- Marcus Brookes
- 03 June 2020
- 5 minutes reading time
I took part in an online webinar chat for clients last week. The topic of conversation, “Is now a good time to invest?” was suggested by clients. Here is a brief summary of what we discussed.
Firstly, my colleague, David Ryder, provided a summary of the direct and indirect implications of the Covid-19 pandemic. To date, we’ve had 6 million cases confirmed and more than 360,000 deaths according to Worldometers.info.
The lockdown restrictions are a necessary part of what I refer to as phase one of the response: survival. The consequence has been to reduce economic activity drastically. This has led most economies into recession, sending unemployment rising and share prices falling.
Effect on assets
The FTSE All Share Index dropped by as much as 35.5% between 1 January 2020 and 23 March, before staging a partial recovery leaving it 18.8% lower on 28 May. Share prices across Continental Europe have performed similarly. But it’s been a slightly different story in the US where technology giants, such as Amazon, Google, Netflix and Facebook, have benefited from people staying at home and making greater use of online services.
In the world of bonds, the demand for lower-risk rated ones, such as those sold or “issued” by US or European governments, has increased sharply. This has sent their prices up and their yields down (the price and yield of a bond always move in opposite directions).
Bonds issued by companies (corporate bonds) have had a more mixed time. Corporate bonds generally have higher-risk ratings than government bonds. As a result, the demand for and prices of corporate bonds dropped significantly in March because investors were worried about the ability of companies to maintain the annual interest payments and final repayments of bonds that they had issued.
However, investors were reassured by the substantial financial support and stimulus that was pledged fairly quickly by a large number of governments and central banks (such as the Bank of England). This suggested that companies would have easier access to money to tide them over during the crisis, better enabling them to meet their bond and other debt obligations. Investors subsequently moved money back into corporate bonds, pushing their prices up, though not to as high as they had been before the crisis.
Is now a good time to invest?
If, like me, you think of “investing” as buying into an asset to allow it the potential to grow for at least three years (though my preference is 10 years), then I would say that now could be a good time to invest (depending on your individual circumstances). If you’re thinking of a shorter period than that, then it’s much harder to give a general response because the short-term outlook is so uncertain.
The reason why I think that now could be a good time to invest according to my understanding of the term, relates to what I consider to be the most likely outcomes for the economy. Although as with all investing nothing is guaranteed.
If we are able to deliver a careful and data-driven easing of lockdown restrictions, AND the financial support continues to flow from governments and central banks, then I think we have a good chance of a relatively strong recovery in 2021.
I think this is possible because the furlough and other financial programmes that have been put in place, were designed to sustain companies and households through the worst of the lockdown. The intention was that people will still want and be in a position to buy holidays, cars, restaurant meals and plenty more once the lockdown is lifted. At the same time, businesses should also be able to re-open and provide those goods and services.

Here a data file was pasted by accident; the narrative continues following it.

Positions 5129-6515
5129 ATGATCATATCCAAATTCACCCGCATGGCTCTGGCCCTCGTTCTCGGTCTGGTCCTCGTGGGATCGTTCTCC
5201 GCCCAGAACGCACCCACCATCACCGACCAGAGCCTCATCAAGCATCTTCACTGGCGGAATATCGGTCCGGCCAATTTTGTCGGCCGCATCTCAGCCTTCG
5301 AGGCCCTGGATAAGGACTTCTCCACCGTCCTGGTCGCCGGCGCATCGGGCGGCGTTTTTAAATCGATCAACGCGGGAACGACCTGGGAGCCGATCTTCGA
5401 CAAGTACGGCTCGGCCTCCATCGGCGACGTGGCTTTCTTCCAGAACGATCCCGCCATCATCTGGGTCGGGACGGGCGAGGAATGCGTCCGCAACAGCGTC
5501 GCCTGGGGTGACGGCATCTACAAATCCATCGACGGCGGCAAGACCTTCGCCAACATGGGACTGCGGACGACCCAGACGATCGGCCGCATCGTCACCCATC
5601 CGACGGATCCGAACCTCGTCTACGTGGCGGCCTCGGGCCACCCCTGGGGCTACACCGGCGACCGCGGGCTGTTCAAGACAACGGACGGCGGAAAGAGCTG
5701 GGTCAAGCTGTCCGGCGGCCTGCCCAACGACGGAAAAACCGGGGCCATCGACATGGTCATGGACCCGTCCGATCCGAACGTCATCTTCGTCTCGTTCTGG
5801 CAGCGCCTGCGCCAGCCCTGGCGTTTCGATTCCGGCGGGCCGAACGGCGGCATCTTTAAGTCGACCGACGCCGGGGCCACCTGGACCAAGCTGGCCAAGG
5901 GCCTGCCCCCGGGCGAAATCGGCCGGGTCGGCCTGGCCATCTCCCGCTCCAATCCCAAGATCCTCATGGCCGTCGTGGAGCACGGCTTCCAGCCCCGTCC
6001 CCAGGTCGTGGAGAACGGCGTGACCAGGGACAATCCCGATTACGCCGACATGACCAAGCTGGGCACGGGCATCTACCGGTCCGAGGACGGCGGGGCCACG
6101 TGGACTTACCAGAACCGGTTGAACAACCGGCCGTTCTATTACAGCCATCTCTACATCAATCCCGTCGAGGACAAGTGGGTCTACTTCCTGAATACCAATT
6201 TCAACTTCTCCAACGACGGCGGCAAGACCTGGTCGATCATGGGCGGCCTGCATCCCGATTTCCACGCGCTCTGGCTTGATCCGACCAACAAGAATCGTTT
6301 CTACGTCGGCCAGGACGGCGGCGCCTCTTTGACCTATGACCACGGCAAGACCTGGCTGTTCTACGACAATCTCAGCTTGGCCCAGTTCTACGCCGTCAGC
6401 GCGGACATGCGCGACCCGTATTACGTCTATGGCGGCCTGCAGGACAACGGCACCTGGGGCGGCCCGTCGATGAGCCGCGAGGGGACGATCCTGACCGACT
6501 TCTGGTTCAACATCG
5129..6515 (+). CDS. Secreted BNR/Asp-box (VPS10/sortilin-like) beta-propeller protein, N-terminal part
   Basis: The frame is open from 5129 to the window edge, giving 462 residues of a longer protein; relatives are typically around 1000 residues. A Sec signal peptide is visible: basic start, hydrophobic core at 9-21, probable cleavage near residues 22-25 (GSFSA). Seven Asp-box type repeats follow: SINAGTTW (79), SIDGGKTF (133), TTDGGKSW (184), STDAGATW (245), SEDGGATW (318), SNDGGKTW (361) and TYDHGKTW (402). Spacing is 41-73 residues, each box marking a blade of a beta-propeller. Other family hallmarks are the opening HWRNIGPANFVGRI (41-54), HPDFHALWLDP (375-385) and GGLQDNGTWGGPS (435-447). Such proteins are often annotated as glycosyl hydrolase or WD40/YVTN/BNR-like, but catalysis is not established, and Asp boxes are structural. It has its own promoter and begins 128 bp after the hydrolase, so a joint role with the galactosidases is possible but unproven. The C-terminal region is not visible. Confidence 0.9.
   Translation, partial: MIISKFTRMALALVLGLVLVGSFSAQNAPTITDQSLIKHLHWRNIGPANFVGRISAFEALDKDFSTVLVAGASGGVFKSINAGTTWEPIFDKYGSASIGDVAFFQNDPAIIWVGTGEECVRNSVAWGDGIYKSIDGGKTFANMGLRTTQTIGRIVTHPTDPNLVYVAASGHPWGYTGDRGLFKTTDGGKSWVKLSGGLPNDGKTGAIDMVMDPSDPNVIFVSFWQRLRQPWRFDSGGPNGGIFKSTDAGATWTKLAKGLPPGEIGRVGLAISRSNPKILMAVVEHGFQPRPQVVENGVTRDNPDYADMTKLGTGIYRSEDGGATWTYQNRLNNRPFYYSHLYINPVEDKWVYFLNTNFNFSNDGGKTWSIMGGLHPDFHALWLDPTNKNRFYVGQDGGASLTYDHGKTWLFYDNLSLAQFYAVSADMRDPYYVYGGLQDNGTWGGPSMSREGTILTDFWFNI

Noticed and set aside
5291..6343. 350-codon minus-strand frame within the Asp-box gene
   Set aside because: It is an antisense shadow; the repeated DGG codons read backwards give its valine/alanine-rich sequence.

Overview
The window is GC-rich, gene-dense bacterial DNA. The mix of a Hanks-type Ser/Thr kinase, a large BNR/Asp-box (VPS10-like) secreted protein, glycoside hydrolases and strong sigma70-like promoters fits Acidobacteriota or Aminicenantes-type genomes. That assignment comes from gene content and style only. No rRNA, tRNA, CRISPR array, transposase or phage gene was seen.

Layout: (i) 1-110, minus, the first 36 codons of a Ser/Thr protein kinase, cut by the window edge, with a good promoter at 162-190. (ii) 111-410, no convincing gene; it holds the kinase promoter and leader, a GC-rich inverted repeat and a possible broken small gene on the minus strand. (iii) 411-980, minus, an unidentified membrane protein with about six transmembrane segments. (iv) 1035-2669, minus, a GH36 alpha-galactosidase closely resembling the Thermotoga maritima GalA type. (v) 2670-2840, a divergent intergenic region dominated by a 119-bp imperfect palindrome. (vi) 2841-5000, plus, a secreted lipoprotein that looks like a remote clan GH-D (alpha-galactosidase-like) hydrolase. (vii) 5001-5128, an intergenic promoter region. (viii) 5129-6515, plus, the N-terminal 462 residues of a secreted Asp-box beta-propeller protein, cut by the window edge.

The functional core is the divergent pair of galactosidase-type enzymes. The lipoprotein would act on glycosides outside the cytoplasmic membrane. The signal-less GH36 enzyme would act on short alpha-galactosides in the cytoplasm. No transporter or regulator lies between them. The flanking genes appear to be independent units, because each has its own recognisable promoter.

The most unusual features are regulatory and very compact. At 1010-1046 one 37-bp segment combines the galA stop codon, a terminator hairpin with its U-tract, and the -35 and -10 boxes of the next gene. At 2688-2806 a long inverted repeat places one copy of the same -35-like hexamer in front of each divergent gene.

This will not be a smooth ride. Aside from the human tragedy, there will be some permanent economic damage in terms of unemployment, lost businesses and an element of fear that might lead people to be more inclined to save rather than spend.
Whatever happens, asset prices are likely to make sharp movements both up and down while we grapple with the virus and how long it will take to return to a new “normal”.
With that in mind, I would be reluctant to invest for a short-term period as anything could happen. However, over a longer period, I think that carefully chosen stocks with solid cash flows and positive market prospects could offer positive growth potential at the moment. This positivity could also apply to some corporate bonds as well but, again, careful research would be essential when choosing where to invest.
I would be less keen to put more money into government bonds than I already have. Their prices are at or near historic highs, so the potential for further rises is limited.
However, concerning the portfolios that I’m responsible for, I feel it critical to maintain a mixture of different assets including bonds as this helps to mitigate losses in one asset class when there is a sharp movement in overall confidence and expectations. Recent weeks have demonstrated the value of this sort of diversification.
The final point I would make is that investing is a very personal consideration. Your needs and circumstances are unique, and I would implore you to get professional investment advice before committing money.
These are the views of Marcus Brookes, Chief Investment Officer of Schroders Personal Wealth, as at the time of publishing.
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Forecasts of future performance are not a reliable guide to actual results in the future; neither is past performance a reliable indicator of future results. The value of investments, and the income from them, may fall as well as rise and cannot be guaranteed and the investor might not get back their initial investment,
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